Truthfully, asking for God’s forgiveness is a demonstration of our submission to a holy God, an acknowledgement that we have once again offended him, all with the understanding that he has already forgiven us.  To say “…there’s nothing like a daily list of sins to pore over to relieve us from guilt” (p. 136) is tantamount to saying “I want to feel good about myself, I want to live guilt free, I want to live my life my way, therefore I will not think about how my actions have offended the holy, just and righteous God of the universe”.[4]  Oh, wait, Farley did say all of that—

It is the recognition of what is impure and false in us, in our daily lives, that ought to lead us to confess our sins.  Choosing not to confess one’s sin carries with it a spirit of arrogance and pride.  Choosing not to pray to God, telling him how sorry we are for offending him, is arrogant and prideful.  It is placing self above God.  Again, Bridges:

“It is the blood of Christ, shed once for all on Calvary two thousand years ago, but appropriated daily or even many times a day, that cleanses our consciences and gives us a renewed sense of peace with God.”  (Bridges, p. 58)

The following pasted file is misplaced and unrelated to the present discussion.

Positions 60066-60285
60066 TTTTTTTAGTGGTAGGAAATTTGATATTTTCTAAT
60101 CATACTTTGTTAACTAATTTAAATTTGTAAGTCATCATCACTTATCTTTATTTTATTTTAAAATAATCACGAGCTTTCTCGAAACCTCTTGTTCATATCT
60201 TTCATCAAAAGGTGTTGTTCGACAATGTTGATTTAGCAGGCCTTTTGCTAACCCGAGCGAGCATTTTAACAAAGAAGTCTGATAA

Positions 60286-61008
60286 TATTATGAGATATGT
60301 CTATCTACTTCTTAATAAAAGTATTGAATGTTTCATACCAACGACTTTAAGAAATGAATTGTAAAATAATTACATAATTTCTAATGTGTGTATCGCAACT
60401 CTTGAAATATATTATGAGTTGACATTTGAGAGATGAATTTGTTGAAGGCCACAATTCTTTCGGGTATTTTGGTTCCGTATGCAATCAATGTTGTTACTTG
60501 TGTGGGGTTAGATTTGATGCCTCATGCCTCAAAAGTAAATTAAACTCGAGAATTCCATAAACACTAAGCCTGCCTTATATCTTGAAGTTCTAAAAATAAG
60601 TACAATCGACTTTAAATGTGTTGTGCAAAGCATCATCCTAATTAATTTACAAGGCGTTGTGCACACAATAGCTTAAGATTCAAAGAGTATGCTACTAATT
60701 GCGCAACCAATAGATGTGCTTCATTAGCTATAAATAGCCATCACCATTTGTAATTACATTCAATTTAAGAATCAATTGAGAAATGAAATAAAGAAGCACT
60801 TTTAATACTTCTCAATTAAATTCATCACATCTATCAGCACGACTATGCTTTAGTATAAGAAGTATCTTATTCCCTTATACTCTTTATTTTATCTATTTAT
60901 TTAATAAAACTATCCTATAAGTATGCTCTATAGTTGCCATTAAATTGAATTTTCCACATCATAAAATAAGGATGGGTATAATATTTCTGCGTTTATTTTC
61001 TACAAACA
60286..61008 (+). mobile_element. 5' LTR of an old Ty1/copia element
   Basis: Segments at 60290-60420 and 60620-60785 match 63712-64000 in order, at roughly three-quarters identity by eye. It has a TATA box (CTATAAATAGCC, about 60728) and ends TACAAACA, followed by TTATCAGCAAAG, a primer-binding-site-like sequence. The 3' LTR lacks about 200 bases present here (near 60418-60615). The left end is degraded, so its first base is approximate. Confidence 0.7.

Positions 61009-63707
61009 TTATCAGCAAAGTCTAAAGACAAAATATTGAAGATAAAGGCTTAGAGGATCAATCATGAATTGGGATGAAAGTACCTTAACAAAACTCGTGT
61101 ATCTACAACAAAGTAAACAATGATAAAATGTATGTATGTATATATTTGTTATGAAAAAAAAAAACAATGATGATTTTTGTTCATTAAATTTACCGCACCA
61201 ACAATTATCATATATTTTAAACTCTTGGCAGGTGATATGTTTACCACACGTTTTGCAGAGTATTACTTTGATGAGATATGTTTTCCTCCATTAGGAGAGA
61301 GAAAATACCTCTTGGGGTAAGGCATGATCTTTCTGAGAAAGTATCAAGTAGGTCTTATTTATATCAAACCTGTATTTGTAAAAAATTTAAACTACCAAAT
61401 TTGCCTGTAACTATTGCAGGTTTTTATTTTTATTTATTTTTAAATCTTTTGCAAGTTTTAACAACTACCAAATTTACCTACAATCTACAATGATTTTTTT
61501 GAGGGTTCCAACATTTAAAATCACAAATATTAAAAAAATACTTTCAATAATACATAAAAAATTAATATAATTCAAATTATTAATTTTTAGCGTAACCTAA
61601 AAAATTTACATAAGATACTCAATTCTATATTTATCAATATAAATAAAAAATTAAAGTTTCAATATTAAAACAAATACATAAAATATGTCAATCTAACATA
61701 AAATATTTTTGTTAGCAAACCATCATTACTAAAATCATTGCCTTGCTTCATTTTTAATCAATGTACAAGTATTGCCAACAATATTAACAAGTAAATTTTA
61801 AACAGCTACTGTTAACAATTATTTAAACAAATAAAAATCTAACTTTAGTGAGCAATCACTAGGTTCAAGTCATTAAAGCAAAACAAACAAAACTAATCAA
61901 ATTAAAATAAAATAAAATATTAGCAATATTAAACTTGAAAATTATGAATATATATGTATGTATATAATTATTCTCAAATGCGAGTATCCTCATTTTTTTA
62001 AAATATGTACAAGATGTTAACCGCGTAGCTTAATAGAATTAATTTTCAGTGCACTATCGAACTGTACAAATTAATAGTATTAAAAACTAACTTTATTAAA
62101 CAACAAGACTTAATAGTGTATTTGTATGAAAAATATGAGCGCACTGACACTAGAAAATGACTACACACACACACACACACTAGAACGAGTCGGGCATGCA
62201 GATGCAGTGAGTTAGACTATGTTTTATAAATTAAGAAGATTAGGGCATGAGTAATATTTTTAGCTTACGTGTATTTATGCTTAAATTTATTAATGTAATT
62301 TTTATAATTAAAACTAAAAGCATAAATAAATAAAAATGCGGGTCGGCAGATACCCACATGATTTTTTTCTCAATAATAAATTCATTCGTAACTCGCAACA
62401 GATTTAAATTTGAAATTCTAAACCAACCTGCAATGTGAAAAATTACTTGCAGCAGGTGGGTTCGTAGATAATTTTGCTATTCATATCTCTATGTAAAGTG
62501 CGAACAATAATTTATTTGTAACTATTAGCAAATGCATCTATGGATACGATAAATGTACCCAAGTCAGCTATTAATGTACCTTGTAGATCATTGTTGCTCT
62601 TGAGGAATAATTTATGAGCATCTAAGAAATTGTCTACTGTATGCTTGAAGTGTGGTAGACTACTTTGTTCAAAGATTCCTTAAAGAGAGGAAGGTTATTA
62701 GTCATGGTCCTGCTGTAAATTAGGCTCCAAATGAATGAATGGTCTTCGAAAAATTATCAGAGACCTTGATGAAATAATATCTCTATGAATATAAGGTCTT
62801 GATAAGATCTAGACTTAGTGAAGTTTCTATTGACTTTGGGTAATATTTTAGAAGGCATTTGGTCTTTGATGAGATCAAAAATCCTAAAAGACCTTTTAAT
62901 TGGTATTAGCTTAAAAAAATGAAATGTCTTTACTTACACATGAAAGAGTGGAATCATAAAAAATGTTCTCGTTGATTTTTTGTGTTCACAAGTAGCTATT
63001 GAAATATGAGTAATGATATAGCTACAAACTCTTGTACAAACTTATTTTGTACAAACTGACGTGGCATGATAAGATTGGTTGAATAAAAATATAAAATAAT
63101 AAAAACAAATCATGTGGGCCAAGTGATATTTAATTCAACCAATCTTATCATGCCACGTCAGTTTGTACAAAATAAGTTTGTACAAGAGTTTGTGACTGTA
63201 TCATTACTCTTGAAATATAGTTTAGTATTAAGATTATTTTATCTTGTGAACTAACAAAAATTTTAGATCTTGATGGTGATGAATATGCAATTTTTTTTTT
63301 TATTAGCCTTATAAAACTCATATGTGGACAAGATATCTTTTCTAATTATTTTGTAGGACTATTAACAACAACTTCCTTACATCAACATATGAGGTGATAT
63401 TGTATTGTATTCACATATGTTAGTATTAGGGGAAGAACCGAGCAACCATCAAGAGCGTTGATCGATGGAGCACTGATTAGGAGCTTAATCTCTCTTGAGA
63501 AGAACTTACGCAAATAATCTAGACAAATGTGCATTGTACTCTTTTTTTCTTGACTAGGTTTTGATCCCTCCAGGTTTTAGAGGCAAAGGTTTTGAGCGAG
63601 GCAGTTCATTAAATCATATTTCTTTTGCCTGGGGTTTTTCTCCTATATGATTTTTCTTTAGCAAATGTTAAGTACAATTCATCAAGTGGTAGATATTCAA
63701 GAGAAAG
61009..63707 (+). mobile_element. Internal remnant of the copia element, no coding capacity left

Farley also said “…we only have two choices: (1) accept as fact the complete, unconditional forgiveness that God purchased through the crushing of his Son, or (2) create some system of our own to feel better about our sins” (p. 136).  A true believer does understand the complete unconditional forgiveness purchased by Jesus.  A true believer does understand that the abundant, eternal life Jesus talked about begins when one is saved and that life continues into eternity.  But at the risk of repeating myself, to argue that we should not confess our sin to God seems quite haughty, and seems to presume upon God’s grace.  Cheap grace or “free to disobey grace” is not the grace of God described in the Bible.  Confession of one’s sin to God is not a system created by man to feel better about his sin.  Confession of one’s sin is in keeping with the Scriptural injunction in 1 John 1:9.  There, the apostle wrote: